We struggle with the work of Dr. Samuel A. Corson who spent years using dogs to conduct research on the effects of stress on dogs. He kept the dogs in his laboratory in the university’s psychiatric hospital, and however else we feel about what he was doing, most peers believe that his work ultimately lead to the concept of therapy dogs. In fact, Corson is known as the father of pet-assisted therapy.
It all began with a severely withdrawn teen-age patient-resident of the hospital who heard dogs barking and asked to see them. He was allowed to visit the kennel and take one of the dogs for a walk. The teen-ager, who’d barely spoken to the staff before this, was so enthusiastic and communicated with such animation that his therapist immediately began using the dog in therapy.
Corson and the other hospital psychiatrists were so taken by the boy’s response to the dog that they began systematic experiments using dogs with other patients. In one case, a 19-year-old psychotic patient who’d been unresponsive to traditional treatment and spent most of his time lying on his bed opened up so quickly when a dog was brought to his room, that he was soon released as cured! What family wouldn’t want that for their loved one?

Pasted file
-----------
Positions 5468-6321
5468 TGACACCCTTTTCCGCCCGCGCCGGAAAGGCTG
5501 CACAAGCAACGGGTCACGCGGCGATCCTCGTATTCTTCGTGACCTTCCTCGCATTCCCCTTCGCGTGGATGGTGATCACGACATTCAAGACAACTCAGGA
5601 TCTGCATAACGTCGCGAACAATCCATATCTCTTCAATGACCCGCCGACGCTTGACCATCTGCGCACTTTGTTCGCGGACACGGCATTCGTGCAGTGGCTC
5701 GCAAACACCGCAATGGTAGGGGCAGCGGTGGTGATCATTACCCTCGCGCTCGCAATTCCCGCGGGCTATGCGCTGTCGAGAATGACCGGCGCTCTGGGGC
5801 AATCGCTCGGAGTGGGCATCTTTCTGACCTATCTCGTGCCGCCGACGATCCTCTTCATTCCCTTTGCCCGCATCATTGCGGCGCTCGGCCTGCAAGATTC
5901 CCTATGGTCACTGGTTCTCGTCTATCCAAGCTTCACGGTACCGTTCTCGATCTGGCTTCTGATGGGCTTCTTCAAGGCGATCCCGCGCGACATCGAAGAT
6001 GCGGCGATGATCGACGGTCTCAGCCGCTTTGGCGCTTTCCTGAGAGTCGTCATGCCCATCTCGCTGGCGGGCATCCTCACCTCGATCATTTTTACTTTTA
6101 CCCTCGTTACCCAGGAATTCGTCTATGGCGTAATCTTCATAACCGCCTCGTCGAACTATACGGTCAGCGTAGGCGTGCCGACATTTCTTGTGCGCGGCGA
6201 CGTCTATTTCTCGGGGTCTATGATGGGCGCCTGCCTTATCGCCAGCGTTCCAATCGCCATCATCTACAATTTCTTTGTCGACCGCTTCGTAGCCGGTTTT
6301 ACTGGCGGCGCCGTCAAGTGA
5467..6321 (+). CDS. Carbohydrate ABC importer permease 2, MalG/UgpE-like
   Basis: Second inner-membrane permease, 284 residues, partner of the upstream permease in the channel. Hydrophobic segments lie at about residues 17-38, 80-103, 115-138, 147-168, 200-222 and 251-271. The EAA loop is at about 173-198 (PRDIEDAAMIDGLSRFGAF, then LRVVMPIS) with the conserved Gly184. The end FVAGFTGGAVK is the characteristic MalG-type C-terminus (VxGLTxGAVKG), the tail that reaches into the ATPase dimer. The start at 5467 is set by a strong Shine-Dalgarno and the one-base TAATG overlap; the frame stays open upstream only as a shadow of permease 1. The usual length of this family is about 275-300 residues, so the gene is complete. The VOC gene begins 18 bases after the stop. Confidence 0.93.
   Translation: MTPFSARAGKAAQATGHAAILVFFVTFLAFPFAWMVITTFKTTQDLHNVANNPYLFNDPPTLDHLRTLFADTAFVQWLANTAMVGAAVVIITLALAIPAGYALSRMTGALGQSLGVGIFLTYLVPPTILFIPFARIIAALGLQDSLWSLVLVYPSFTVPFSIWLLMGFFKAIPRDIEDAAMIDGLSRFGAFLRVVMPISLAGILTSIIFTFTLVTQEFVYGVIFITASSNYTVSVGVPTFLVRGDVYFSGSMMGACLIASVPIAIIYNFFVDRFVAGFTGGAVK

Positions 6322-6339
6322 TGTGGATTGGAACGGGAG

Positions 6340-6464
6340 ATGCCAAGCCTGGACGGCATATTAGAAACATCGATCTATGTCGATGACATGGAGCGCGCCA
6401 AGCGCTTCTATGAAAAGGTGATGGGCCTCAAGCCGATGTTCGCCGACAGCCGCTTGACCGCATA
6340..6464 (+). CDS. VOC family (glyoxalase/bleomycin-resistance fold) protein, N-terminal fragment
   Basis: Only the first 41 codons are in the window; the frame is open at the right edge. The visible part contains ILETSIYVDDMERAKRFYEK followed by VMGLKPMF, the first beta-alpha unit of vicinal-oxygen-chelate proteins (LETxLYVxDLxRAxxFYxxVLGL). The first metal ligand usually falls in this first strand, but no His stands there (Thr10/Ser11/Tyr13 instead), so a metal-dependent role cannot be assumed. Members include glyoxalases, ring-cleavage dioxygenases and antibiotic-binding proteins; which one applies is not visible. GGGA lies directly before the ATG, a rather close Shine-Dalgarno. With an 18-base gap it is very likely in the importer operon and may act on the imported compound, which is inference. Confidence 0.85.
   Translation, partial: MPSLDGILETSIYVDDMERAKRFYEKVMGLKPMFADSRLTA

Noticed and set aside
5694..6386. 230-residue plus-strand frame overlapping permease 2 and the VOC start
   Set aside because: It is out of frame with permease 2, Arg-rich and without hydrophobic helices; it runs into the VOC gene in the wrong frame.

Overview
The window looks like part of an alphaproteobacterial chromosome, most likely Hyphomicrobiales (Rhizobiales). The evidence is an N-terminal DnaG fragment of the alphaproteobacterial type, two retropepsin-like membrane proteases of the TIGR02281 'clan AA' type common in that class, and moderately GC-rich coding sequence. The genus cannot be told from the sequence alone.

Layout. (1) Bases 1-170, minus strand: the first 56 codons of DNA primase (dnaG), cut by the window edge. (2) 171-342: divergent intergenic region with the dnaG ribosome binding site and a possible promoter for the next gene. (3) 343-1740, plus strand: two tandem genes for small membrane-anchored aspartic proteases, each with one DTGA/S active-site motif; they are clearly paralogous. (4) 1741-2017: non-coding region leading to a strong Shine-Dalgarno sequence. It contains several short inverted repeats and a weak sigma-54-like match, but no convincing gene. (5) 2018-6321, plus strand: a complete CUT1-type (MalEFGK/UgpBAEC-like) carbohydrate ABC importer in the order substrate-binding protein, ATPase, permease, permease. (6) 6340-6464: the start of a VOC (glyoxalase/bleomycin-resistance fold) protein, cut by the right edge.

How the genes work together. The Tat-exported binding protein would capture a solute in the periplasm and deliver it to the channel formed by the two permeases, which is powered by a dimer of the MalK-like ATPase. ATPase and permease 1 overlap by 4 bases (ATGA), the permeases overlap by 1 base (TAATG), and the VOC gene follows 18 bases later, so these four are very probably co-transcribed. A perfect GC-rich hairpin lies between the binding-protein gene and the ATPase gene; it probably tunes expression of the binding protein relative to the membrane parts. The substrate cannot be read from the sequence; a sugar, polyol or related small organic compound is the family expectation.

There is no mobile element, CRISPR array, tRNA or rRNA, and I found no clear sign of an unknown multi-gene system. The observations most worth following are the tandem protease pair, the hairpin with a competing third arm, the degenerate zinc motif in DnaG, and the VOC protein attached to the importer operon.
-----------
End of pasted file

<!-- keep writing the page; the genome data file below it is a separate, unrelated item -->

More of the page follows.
Corson and his colleagues found that pets had been used in psychotherapy as early as the 18th century, and at least one paper was written on the subject in the 1960’s, but it was Corson’s research that was credited with helping to stimulate a surging new interest in the field.
We’re not entirely sure why because it wasn’t a new concept. Child psychologist, Boris Levinson, of Yeshiva University gave the formal presentation of animal assisted therapy before a national audience in North America. He’d been working with a very disturbed child and found, by chance, that when he had his dog “Jingles,” with him, the therapy sessions were far more productive. No matter, it seems. Levinson’s talk was not received well, and many of his colleagues treated his work as a joke.
Long before Levinson came Sigmund Freud, the founding father of psychoanalysis. Not as well known is that Freud was a dog person, and in particular, a Chow Chow affectionado (thanks to Princess Maria Bonaparte. Yes, that Bonaparte). Freud pioneered the therapy-dog movement when he had his own dog, “Jofi,” sit in on his psychotherapy sessions because Freud realized that dogs had a calming effect over people. He thought they had an ability to read people’s emotional states and were great judges of character. Jofi would lie near a patient if the patient was calm, whereas she would keep her distance if the patient was anxious.
Frued treasured his dogs’ lack of ambivalence, as well as their devotion, grace, and fidelity. “Dogs love their friends and bite their enemies,” Freud was known to say, “quite unlike people, who are incapable of pure love and always have to mix love and hate in their object-relations.”
Not a news flash to the rest of us who’ve lived with dogs for years.